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Horizon Licenses Virology X-Man Cell Lines from University of Minnesota

NEW YORK (GenomeWeb News) – Horizon Discovery today announced it has licensed on a worldwide exclusive basis new X-Man cell lines from the University of Minnesota, extending the company's X-Man product line into virology.

Horizon also said it has extended an existing agreement, originally reached in March 2010, with the university to license an additional panel of X-Man cell lines related to DNA repair.

The new virology-related cell lines include several rAAV engineered T-cell lines used in AIDS research, HTLV-1 virus studies, and both virus-associated and non-viral T-cell leukemias and lymphomas research. The T-cell lines are knockouts of the APOBEC family of genes, part of the innate host defense system to T-cell viral infections, Horizon said.

The cell lines "will constitute novel screening tools that can be used to enable researchers to identify molecules that leverage this host defense system to fight viral infections," the company said in a statement, adding they also can be used to identify members of the APOBEC family that are "major determinants" of HIV replication suppression, "which will in turn support the identification of other modulators of viral infection."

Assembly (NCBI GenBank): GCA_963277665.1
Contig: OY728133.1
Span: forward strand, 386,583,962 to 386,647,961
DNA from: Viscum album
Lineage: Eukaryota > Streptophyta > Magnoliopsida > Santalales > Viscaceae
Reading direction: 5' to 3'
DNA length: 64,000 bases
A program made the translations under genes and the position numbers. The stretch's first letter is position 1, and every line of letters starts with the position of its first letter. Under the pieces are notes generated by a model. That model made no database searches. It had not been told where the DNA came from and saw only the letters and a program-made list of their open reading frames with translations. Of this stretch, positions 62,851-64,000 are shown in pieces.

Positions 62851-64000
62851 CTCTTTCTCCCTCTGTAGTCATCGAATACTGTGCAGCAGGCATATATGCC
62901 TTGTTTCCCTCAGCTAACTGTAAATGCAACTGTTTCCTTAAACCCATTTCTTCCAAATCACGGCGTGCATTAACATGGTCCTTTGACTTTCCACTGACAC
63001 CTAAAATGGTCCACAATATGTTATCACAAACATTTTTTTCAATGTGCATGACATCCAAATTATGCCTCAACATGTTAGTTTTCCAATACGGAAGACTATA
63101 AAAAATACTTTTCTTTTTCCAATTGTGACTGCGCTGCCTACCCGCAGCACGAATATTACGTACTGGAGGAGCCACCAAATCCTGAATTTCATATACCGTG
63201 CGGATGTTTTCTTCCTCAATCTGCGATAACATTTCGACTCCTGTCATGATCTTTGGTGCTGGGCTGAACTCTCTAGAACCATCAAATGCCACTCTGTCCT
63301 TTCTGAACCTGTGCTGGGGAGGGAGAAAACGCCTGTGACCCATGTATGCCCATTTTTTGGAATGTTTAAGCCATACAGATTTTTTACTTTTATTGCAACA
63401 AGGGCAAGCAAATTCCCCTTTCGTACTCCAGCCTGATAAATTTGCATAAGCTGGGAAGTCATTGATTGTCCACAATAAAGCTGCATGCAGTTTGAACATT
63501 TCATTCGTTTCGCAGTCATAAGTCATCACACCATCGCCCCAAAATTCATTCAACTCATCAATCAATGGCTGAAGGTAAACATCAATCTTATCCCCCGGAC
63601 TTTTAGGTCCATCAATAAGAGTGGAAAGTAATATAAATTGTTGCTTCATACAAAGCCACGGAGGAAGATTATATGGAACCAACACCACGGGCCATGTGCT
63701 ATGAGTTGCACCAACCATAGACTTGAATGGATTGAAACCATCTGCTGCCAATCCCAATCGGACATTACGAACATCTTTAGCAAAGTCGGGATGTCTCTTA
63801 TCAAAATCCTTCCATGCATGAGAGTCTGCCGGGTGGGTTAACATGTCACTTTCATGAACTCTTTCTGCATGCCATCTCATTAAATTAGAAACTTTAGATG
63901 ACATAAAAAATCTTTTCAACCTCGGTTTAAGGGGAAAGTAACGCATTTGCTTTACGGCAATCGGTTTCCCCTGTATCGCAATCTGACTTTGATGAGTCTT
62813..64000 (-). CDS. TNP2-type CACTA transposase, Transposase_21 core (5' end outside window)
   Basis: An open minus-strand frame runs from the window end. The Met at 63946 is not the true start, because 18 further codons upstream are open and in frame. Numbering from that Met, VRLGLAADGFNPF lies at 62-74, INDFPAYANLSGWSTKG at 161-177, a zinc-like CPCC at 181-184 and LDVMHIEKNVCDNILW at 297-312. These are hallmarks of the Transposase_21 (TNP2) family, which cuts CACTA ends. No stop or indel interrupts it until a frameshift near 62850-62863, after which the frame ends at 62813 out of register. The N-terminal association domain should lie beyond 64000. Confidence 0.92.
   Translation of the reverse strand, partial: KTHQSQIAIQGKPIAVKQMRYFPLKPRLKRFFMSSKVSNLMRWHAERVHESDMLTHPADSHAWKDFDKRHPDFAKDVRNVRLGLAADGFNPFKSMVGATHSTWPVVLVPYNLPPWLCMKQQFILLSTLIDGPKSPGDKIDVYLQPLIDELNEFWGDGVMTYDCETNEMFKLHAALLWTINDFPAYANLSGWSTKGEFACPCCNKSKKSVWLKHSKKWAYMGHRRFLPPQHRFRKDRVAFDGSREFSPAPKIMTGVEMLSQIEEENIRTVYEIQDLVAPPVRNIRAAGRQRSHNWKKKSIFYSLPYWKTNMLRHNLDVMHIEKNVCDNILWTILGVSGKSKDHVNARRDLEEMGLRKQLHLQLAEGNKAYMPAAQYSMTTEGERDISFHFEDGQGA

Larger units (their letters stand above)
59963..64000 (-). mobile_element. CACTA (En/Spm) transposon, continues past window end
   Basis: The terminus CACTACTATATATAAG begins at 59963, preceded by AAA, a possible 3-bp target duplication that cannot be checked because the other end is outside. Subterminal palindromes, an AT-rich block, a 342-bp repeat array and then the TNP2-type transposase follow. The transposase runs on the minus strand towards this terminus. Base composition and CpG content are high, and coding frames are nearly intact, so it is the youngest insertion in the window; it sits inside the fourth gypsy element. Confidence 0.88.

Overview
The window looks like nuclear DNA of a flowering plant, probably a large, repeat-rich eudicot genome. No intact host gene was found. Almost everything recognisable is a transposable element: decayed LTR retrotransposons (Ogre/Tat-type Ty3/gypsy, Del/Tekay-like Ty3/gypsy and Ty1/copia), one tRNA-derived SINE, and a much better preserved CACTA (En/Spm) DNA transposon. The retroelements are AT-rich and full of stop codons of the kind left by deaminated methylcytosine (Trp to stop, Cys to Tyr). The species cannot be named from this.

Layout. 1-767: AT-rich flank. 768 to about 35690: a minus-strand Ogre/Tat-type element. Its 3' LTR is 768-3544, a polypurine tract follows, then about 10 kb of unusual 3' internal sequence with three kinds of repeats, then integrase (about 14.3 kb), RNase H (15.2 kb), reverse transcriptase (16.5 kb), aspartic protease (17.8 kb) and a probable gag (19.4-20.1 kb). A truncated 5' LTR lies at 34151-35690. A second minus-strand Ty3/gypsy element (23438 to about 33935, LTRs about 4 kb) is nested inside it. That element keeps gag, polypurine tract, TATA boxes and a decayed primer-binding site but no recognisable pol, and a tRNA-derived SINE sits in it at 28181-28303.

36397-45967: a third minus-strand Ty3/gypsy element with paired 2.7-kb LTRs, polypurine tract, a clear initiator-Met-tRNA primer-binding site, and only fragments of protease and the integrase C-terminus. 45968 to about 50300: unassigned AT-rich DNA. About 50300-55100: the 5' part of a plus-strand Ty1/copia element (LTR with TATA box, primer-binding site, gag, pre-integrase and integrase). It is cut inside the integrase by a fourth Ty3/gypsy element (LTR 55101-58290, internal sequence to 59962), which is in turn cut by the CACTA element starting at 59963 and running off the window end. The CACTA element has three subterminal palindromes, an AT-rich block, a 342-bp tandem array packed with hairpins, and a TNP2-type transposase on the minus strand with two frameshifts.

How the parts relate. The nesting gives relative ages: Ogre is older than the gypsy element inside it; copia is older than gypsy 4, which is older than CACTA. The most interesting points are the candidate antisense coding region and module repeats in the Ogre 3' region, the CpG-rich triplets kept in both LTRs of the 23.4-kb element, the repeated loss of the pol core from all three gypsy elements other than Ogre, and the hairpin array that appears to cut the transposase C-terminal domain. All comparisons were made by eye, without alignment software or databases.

Horizon will pay UMN upfront and ongoing royalty payments as part of the agreement. In return, the Cambridge, UK-based firm gets the rights to distribute the cell lines.

The deal will contribute to Horizon's strategy to generate at least 2,500 new X-Man models of cancer, neurodegenerative, and cardiovascular disease, which will help new drug developers better understand the genetic basis of complex diseases, and "help rationalize many aspects of drug development," the company said.

Today's announcement follows a licensing deal announced in June between Horizon and Public University Corporation Yokohoma City University for 50 new X-Man cell lines focused on DNA repair.

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